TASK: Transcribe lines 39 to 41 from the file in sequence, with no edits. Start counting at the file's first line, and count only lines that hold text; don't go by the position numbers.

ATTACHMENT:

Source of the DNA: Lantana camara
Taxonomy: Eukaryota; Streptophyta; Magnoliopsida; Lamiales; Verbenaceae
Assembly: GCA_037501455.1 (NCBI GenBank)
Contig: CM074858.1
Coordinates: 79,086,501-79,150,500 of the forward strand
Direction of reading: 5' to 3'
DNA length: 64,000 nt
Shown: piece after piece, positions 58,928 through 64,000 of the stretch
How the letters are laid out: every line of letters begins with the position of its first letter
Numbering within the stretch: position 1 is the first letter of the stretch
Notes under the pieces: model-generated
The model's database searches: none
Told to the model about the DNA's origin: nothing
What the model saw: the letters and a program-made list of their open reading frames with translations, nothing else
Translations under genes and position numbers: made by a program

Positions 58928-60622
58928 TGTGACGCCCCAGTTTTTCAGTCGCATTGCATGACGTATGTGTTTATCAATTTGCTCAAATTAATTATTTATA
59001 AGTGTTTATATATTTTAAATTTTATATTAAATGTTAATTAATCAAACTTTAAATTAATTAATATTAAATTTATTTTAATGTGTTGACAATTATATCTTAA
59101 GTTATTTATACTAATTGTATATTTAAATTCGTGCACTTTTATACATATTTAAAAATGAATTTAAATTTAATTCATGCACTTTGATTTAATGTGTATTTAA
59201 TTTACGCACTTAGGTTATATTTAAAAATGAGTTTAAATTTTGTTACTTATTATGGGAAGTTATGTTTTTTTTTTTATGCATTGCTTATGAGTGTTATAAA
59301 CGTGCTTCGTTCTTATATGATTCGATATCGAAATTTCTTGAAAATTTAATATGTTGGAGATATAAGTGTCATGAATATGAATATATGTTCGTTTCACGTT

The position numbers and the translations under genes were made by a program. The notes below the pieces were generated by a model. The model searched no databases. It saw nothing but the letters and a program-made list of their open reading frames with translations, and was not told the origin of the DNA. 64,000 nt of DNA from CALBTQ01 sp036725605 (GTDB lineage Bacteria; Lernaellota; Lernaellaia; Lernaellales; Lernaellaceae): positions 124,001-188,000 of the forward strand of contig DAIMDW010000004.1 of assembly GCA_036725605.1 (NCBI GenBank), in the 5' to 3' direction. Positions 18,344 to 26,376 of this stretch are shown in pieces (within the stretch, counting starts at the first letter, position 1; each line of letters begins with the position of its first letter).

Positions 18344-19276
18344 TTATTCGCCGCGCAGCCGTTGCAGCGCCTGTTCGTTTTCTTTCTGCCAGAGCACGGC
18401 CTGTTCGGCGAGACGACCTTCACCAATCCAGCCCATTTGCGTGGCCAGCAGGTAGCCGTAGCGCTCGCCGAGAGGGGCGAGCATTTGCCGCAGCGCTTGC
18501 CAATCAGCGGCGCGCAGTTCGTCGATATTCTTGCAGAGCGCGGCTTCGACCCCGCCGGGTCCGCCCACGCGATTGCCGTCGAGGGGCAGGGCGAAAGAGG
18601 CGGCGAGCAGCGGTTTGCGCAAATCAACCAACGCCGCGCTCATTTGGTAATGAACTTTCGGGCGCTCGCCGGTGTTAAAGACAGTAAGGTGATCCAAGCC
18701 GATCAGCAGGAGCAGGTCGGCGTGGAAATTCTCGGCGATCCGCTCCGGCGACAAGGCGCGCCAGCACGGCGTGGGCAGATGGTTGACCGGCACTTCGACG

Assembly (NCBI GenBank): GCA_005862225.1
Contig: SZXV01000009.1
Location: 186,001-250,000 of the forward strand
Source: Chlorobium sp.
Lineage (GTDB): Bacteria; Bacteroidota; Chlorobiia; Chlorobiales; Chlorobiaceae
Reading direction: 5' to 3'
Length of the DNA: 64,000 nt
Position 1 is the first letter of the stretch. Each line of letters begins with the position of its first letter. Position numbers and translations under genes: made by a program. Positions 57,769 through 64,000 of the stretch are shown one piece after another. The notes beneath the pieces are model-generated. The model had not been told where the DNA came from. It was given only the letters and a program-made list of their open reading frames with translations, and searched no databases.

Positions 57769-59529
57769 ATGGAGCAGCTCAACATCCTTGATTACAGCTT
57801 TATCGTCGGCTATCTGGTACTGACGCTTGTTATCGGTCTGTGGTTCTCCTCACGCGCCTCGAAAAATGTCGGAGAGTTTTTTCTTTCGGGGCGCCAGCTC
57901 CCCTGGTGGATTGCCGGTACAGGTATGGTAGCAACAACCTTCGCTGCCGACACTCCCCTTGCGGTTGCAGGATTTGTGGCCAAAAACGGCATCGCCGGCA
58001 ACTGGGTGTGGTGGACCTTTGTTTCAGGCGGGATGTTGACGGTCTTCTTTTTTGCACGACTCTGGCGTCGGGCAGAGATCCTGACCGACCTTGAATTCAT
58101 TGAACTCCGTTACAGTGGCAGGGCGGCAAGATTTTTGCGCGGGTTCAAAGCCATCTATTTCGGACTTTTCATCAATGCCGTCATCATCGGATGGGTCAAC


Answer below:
57801 TATCGTCGGCTATCTGGTACTGACGCTTGTTATCGGTCTGTGGTTCTCCTCACGCGCCTCGAAAAATGTCGGAGAGTTTTTTCTTTCGGGGCGCCAGCTC
57901 CCCTGGTGGATTGCCGGTACAGGTATGGTAGCAACAACCTTCGCTGCCGACACTCCCCTTGCGGTTGCAGGATTTGTGGCCAAAAACGGCATCGCCGGCA
58001 ACTGGGTGTGGTGGACCTTTGTTTCAGGCGGGATGTTGACGGTCTTCTTTTTTGCACGACTCTGGCGTCGGGCAGAGATCCTGACCGACCTTGAATTCAT